CS320 Notes on Logic Programming
16.2 The Predicate Calculus
Books introduction is OK but does not define a predicate.
A proposition is some true/false statement.
A predicate is a proposition that contains variables
and constants of some type or other.
In class we will list some example predicates(semantics).
In logic programming predicates have the familiar syntax
of conditions or boolean expressions but a totally different
Definition of atomic propositions, terms and functor comes
from Prolog. The word 'functor' is used because they look
like 'functions' but DON'T return a value when 'invoked'.
The book uses a rather strange notation for propositions
that is neither standard nor ASCII.
I recommend you use the notation in
Examples (Page 608, 4th edn., page 537, 3rd edn):
for all X (if woman(X) then human(X))
for some X( mother(mary,X) and male(X))
16.2.2 Clausal Form
The book introduces this because these clauses explain what
Prolog does. Therefore use Prolog's symbol in place of the
used in the book:
B1 or B2 or ... or Bn :- A1 and A2 and... and An
P:-Q::=if Q then P.
likes(bob, trout):- likes(bob,fish) and fish(trout).
father(louis, al) and father(louis, violet) :- father(al,bob) and mother(violet, bob) and grandfather(louis,bob).
Page 538, old edition.
like(bob, mary):- like(bob,redhead) and redhead(mary).
This is a beautiful improvement over the way that computers normally work!
Instead of following instructions that calculate a unique state
from a previous one,
we look for a state that fits all the current constraints,
if its not good enough we look for another one.
Notice the words
Nothing makes much sense without them.
RESOLUTION is a generic way of combining two statements
into a single conclusion. I think of it as being like
multiplying two factions and seeing what cancels out.
(123/234)*(234/567) ====> (123/567)
(P:-Q) and (Q:-R) ====> (P:-R)
But it only works with statements in a particular form.
They are called Horn Clauses. They have form: P if Q.
UNIFICATION is a way to handle variables and constants.
It is used to handle arguments in Prolog.
The idea is a simple comparing and matching two structures.
When we match up a variable with a constant we know the value.
Algorithm to UNIFY to structures or formula
Case 1: Two atoms(constants).
If they are equal then they unify
else unification fails.
Case 2: Two variables,
Take note of the fact that they are ACTUALLY the same
Case 3: A variable and a non-variable. Take note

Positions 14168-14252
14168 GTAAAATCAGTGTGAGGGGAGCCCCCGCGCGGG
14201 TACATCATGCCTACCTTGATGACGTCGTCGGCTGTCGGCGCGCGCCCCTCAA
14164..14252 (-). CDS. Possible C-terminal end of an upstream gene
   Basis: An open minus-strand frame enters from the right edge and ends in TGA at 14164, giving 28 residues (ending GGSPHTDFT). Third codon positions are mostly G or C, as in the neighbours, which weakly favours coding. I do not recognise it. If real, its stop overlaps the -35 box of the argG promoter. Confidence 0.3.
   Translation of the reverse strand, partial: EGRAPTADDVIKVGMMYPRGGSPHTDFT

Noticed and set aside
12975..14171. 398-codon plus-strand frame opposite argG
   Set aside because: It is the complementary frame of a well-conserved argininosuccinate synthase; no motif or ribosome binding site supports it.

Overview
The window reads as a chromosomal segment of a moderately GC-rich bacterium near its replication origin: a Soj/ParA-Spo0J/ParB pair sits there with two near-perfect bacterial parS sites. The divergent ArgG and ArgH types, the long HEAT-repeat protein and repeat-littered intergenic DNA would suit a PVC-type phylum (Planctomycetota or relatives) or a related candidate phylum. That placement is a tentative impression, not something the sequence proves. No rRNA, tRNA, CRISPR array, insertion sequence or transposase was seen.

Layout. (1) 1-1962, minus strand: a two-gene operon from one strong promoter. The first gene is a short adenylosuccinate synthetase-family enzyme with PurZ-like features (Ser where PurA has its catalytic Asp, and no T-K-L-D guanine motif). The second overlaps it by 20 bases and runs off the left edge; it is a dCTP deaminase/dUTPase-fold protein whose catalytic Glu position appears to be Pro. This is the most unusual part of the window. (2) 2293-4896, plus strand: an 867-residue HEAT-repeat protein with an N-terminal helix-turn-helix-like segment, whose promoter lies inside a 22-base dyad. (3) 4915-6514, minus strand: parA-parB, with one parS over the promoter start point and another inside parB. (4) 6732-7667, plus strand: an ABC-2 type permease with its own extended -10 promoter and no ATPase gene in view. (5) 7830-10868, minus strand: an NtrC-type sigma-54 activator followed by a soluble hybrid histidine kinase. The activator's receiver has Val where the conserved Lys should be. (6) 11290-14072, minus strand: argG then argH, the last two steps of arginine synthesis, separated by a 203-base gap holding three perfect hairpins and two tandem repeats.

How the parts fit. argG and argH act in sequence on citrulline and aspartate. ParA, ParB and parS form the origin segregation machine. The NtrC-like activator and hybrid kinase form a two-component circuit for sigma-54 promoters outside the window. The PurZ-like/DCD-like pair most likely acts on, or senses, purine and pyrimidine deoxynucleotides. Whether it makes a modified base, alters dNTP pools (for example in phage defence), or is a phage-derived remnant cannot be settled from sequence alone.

that this variable(and those equal to it) must
all match the non-variable.
Case 3: Two structures (recursive)
Then F1 and F2 must be the same atom
and they must have the same number of arguments(arities),
and X1 must unify with Y1
and X2 must unify with Y2
and so on.
How can a(X,1,Y)=a(2, Z, c(X))?
Unify a(X,1,Y) with a(2, Z, c(X))
this is case 3 above, F1=F2=a, and there are 3 things two compare.
So X is 2, Z is 1 and so Y is c(2)...
a(1,1,c(2)) = a(2,1,c(2)).
Notice. The meaning of a and c is not used. Prolog/unifications
aims to solve the equality for ALL POSSIBLE MEANINGS.
The Prolog experiments in the labs and the homework
have lots of examples of unification.
Prolog variables are NOT normal. They are more like
mathematical variables. They start out without any
values (prolog numbers them _0, _1, _2, _3, ...).
Unification can bind a variable to a a structure
(which can have variable in it!)
Once bound the value stays the same and the variable
starts to behave like a constant (almost).
However, if a step fails the prolog system
back-tracks and systematically turns these
pseudo-constants back into undefined variables again.
Only then can they be given a new value.
When a command or query finishes, it has removed
This is different enough for us to not talk about
but to talk about a variable having different
and the process of
is that of binding a variable to a temporary instance.
The idea is that
THE SPECIFICATION AUTOMATICALLY DETERMINES THE PROGRAM.
It is not quite that simple, however.
But it IS an EXCELLENT idea to note down the requirements for a
program, in logic, prior to writing the program.
(for a BIG, undefined problem that is).
You'll find lots of bugs this way before you waste time programming them!
Do not make the mistake of going straight into Prolog
without sorting out the logic first.
You end up fighting on two fronts. On one side you fight your
lack of understanding and on the other you fight with Prolog
In http://www.csci.csusb.edu/cs320/ are two sample solutions to
$CS320/prolog/compsci.plg is such a failed attempt.
$CS320/prolog/compsci2.plg was done after analyzing the problem better.
Know the names and dates
16.6 Basic Elements
Our prolog is like the one Sebesta describes.
It is compiled from Source and is available fro UNIX, DOS,
Windows1 through to 95
To store input - finish with a full-stop.
Beware of tapping enter without typing a ".", "!" or "?".
atoms can be a string enclosed in single quotes.
This is useful for naming files:
16.6.4 Goal statements.
16.6.6 Arithmetic --- the pernicious 'is'
The book is NOT joking....
16.6.7 List structures -- rip off from LISP???
The Closed World assumption
The Negation Problem
The Negation Problem
Relational DBs - most don't use prolog (pity!)
Expert Systems - the only successful every day use of AI.
Education - We have discussed using it here...
ALSO - A little logic never hurt anyone
as long as they can use it creatively.
I've had more fun and frustration with 'prolog' than with any
language I've learned for the last 10 years....
Problems 3,4,5,6,7 Are good portfolio material.